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Disorganized and Remarkably Organized

When it comes to being organized there are a lot of steps involved. Organization is an executive functioning skill and some brains are higher functioning in this area than others. Being disorganized can be very stressful and is often misunderstood. Despite frequent reminders, your child may shove papers in their backpack everyday or leave homework items strewn all over the dining room table without packing up.  

The Flip Side trait of being both disorganized and remarkably organized can be really confusing! How can your child be organized one day but not the next? Or maybe they are organized with something that is important to them but not with something you think is important like passing in homework. This paradox is why children often get labeled with being lazy and then take on that label which  never serves anyone well. So what can be done?

Punishment will not change disorganized behaviors that are related to brain neurology so definitely don’t go down this path!

Instead, help your child develop strategies for organization. This will involve helping your child “see” themselves “doing” all the steps necessary for organization. When organizational skills are weakened your child is unable to visualize themselves going through all the necessary steps. If your child can’t see themselves doing the task then it becomes nearly impossible to make it happen. When we are working with children on organizational strategies here is what we do:

  1. Start by asking your child how they define organization. 
  2. Secondly, ask them to identify an area of their life where they feel organized. This could be anything including a playlist on their phone. Ask them for details on what their organizational system is. For example, if your child is organized with their sports equipment they definitely have a system. Using hockey for example your child may go through a toe to head mental checklist starting with skates, shin pads, socks, etc. If you don’t ask you may never know they actually have a system!
  3. Thirdly, help your child take strategies that already work and apply them to areas that need help. For example, if your child is naturally good at visualizing, they might try a mental checklist at the end of the day when considering what they need to take home. They can start with the class they had at the start of the day and work down. If your child likes everything in one place they might want to try an accordion folder rather than separate binders or folders.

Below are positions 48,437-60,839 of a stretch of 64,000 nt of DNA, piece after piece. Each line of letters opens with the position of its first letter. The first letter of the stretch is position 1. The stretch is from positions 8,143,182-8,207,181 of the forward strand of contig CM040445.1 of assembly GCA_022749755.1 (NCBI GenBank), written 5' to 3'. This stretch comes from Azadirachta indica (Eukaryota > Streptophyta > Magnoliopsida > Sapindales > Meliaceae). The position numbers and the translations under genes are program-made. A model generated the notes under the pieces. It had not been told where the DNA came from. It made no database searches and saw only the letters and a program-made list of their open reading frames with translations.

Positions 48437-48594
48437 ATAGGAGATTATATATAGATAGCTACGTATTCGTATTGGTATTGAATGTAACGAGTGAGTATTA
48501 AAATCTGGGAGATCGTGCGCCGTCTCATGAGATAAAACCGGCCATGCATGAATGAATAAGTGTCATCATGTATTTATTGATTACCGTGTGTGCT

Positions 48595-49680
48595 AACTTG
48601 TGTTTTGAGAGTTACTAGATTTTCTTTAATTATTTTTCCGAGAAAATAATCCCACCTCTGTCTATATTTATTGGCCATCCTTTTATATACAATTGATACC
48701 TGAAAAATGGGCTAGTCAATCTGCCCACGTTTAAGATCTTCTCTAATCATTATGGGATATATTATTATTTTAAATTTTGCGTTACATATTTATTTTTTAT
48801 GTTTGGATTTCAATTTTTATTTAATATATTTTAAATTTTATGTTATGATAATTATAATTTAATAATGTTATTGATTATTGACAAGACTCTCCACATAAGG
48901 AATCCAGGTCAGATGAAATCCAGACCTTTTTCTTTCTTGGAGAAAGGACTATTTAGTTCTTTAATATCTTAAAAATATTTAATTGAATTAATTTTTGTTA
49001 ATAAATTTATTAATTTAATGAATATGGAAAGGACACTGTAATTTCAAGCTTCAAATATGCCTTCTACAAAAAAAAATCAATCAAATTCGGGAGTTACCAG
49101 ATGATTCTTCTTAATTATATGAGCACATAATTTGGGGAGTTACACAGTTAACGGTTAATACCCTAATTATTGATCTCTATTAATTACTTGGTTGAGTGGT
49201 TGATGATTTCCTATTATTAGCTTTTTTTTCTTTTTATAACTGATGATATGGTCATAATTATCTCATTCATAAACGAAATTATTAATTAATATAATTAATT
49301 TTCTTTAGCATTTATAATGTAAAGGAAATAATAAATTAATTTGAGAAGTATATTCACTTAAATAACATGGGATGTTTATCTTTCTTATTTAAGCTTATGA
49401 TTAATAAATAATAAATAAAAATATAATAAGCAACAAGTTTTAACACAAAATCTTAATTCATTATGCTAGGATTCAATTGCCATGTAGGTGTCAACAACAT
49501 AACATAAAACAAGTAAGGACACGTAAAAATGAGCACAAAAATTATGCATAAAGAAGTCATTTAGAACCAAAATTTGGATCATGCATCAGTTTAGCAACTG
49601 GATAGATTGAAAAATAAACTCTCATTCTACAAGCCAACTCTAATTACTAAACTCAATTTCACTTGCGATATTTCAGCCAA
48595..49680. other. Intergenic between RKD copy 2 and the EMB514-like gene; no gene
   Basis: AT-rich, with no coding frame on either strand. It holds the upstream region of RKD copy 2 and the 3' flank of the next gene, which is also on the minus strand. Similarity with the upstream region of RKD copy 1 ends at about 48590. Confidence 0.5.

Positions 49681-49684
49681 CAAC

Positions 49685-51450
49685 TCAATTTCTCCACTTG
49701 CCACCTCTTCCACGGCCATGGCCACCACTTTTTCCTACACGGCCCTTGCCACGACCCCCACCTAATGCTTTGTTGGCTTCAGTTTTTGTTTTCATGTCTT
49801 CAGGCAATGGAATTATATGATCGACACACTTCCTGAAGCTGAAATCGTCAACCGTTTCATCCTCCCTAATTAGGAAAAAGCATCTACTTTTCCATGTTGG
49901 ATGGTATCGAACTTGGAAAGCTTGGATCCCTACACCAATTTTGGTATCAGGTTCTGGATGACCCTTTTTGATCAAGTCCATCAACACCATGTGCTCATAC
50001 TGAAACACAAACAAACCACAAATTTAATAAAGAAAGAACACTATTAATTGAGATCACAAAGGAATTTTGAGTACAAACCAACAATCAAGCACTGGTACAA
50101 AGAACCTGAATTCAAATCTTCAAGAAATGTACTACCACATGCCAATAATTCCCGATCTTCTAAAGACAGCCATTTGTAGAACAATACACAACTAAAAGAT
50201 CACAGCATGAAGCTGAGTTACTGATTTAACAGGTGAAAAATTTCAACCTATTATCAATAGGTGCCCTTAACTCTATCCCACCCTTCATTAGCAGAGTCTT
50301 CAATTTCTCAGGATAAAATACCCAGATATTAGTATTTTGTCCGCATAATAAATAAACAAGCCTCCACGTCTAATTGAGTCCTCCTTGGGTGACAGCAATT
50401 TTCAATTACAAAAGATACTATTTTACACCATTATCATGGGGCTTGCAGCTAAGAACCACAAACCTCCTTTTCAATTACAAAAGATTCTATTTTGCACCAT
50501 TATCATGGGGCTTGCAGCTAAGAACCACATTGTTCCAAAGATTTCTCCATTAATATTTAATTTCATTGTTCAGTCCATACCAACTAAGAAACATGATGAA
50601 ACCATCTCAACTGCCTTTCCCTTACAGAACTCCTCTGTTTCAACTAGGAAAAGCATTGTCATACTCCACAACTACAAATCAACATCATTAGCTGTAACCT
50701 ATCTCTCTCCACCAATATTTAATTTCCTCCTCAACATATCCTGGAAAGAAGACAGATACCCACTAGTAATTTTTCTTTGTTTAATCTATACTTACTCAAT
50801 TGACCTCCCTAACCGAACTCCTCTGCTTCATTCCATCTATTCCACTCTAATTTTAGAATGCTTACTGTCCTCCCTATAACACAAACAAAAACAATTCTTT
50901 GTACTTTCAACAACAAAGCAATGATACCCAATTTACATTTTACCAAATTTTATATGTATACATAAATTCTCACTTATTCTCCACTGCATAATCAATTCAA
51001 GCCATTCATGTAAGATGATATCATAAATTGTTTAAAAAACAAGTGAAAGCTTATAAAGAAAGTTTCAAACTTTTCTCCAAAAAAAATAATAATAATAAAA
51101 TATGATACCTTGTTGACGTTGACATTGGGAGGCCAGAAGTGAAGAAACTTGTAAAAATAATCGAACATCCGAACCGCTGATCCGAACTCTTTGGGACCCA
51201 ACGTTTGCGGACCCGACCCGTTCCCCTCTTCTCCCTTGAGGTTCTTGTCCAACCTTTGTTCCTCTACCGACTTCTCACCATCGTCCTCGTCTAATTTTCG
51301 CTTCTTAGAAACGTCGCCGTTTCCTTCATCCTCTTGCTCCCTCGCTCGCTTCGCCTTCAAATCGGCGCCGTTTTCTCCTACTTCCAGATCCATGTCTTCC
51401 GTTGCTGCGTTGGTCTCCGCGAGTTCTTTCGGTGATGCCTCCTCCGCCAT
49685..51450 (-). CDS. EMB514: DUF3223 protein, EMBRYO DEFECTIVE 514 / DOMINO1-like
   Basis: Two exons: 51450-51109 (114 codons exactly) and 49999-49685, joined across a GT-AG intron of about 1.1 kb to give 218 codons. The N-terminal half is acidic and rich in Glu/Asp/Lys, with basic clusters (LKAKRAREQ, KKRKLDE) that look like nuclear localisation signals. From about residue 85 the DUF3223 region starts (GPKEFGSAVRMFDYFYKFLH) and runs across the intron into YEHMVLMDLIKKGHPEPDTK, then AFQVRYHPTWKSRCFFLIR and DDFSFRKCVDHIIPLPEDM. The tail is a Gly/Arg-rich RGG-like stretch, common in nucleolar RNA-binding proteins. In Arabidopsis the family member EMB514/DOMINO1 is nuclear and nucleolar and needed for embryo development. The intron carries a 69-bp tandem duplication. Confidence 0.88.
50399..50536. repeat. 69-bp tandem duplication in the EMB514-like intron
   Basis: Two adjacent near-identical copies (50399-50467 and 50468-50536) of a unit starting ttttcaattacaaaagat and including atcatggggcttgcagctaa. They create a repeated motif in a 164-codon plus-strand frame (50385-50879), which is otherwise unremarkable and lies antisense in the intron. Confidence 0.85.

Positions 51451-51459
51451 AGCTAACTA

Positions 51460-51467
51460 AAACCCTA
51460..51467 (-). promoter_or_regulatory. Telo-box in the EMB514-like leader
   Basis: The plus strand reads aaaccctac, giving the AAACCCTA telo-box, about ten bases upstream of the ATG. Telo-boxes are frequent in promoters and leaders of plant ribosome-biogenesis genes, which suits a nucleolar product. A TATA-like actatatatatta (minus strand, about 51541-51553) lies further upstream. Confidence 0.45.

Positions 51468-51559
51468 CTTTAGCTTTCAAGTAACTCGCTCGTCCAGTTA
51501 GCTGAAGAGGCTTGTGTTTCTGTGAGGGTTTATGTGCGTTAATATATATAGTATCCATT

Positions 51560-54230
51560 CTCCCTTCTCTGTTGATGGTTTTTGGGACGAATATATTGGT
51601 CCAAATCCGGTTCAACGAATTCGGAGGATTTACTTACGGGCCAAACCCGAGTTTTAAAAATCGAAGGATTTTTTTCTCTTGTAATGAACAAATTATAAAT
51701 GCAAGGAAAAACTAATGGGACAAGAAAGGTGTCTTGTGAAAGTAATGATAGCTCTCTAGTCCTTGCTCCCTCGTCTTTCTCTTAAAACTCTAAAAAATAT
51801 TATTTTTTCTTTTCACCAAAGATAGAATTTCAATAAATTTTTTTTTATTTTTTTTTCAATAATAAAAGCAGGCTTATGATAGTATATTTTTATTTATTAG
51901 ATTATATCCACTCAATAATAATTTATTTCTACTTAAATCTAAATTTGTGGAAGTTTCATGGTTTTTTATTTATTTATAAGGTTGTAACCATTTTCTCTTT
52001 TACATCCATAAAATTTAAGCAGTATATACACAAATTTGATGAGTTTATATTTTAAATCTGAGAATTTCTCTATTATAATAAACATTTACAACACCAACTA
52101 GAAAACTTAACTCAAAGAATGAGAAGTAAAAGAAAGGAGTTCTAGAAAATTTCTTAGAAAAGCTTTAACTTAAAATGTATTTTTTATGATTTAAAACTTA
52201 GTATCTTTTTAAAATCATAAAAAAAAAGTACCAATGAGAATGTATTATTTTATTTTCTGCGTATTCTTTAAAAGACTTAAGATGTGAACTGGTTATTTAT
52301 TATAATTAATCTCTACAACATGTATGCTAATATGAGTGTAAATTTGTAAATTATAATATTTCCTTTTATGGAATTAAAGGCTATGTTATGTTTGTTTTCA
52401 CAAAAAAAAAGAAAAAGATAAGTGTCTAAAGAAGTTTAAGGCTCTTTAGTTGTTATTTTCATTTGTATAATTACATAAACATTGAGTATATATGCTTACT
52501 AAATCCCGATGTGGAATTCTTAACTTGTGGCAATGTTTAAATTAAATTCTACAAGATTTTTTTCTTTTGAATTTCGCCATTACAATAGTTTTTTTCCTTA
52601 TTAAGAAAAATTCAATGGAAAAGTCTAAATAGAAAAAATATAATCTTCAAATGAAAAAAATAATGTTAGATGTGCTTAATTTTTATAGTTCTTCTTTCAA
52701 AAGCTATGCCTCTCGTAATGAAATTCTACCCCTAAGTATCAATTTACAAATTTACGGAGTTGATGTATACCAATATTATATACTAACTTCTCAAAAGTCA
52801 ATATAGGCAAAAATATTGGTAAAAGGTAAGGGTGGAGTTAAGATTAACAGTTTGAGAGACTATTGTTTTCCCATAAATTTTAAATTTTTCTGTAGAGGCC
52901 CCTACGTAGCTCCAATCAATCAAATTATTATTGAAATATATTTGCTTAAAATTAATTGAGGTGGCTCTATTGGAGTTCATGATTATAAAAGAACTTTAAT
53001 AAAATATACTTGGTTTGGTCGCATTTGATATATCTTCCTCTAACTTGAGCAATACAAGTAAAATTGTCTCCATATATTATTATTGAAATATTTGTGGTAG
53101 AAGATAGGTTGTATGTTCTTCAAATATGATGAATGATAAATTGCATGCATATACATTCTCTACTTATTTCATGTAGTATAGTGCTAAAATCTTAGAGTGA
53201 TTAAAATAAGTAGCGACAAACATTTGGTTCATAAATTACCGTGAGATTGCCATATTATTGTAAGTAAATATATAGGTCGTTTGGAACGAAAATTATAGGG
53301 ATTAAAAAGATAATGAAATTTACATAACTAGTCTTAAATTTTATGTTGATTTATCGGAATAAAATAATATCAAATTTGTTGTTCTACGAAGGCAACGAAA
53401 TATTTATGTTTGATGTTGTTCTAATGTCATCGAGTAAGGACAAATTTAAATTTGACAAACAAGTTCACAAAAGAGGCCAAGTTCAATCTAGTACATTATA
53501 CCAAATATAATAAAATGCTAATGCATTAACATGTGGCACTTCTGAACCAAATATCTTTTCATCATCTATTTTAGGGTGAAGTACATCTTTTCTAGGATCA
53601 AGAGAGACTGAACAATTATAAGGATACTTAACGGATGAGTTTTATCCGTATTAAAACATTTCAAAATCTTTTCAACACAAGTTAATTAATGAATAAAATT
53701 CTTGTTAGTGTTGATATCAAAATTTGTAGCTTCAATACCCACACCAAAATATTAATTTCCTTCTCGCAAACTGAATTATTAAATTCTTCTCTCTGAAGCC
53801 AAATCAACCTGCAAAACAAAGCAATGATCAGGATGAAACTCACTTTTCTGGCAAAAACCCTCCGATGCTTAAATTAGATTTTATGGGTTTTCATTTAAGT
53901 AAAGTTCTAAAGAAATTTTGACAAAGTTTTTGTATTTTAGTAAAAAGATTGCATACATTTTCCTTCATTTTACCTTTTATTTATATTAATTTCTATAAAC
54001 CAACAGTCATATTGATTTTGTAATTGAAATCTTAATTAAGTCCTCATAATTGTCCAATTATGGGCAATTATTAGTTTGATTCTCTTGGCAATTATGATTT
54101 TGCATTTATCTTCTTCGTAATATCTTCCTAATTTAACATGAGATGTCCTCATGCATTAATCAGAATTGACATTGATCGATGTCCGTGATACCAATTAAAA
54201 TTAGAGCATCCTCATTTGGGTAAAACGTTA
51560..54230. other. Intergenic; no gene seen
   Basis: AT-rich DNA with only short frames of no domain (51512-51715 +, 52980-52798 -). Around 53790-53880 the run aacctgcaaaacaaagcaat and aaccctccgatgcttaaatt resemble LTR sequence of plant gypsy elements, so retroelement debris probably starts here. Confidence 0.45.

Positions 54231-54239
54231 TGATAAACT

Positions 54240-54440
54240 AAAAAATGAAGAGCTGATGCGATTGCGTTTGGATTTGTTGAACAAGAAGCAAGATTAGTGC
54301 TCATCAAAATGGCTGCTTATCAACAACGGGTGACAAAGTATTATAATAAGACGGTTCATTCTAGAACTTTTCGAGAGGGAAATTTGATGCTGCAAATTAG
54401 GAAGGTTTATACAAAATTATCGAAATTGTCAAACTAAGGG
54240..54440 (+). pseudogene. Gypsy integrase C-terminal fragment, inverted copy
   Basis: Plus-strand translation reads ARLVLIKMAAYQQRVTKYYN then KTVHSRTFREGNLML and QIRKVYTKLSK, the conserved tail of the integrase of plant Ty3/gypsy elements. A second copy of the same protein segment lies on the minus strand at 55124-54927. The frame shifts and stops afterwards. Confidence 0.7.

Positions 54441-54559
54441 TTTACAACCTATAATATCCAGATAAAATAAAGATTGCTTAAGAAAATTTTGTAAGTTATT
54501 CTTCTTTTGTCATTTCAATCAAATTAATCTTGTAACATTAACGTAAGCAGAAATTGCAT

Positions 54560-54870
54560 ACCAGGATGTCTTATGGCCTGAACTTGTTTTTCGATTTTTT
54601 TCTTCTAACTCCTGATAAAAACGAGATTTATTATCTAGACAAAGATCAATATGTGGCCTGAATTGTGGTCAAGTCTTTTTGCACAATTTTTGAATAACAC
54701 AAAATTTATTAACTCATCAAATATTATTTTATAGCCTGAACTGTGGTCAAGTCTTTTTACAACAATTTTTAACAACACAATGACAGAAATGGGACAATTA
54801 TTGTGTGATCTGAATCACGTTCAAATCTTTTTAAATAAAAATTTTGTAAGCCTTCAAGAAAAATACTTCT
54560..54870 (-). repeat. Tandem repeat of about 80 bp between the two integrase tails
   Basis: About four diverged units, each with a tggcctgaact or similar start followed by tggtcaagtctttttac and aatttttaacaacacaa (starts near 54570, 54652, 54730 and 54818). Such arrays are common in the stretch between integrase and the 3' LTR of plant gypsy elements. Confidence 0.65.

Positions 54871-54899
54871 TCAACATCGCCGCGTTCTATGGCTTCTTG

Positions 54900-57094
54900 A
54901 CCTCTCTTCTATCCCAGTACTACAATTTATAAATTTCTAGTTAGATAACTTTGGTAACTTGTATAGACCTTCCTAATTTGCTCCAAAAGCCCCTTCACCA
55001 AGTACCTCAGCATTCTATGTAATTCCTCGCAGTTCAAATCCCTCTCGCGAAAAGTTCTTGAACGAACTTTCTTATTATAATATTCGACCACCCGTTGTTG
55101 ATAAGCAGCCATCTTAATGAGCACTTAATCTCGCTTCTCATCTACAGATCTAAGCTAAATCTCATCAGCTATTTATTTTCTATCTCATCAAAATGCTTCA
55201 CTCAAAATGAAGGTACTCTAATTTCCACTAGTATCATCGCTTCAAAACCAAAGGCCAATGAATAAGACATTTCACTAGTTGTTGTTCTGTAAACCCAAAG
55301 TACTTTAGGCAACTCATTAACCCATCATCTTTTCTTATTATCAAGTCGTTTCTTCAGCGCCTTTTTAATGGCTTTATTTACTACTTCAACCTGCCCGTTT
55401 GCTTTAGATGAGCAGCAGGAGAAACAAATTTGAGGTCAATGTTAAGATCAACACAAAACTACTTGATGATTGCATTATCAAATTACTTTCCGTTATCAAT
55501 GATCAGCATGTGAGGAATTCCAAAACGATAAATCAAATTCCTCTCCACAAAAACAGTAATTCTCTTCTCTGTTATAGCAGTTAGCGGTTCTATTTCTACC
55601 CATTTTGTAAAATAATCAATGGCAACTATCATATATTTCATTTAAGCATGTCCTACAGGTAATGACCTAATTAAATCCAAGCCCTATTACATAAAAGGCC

4. Mapping out every step in the process is key. Your child needs to visualize, draw, talk it out, or write down all of the steps involved in an organizational task. When your child can see themselves doing each step from start to finish they are more likely to follow through.
  5. Provide reminders or help your child create their own. This isn’t about nagging, this is about asking your child if they would like you to be involved in helping them follow through. This might be a cue word or the last thing you say when they get out of the car or when they leave the house. Your child might create their own reminder by using sticky notes, writing themselves notes in their notebook ahead of time, setting an alarm on their phone, texting themselves a reminder, or setting up reminder notifications.

Monitoring progress is critical for success.

Data doesn’t lie!

If the goal is to get work turned in, then the evidence of a successful strategy is the work is actually turned in. Expect that you may need to help your child tweak their strategy just a bit as the ADHD brain sometimes gets bored with the same old strategy. Make it a learning opportunity so they can expect that a strategy that works may need to be changed just a little bit to keep it interesting to the ADHD brain. 

As always comment here and let us know your child’s favorite strategy!

P.S. If you haven’t gotten our Executive Functioning Tool designed for your child or teen grab it here. 

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Mom's Choice, ADDA, CHADD, ACO

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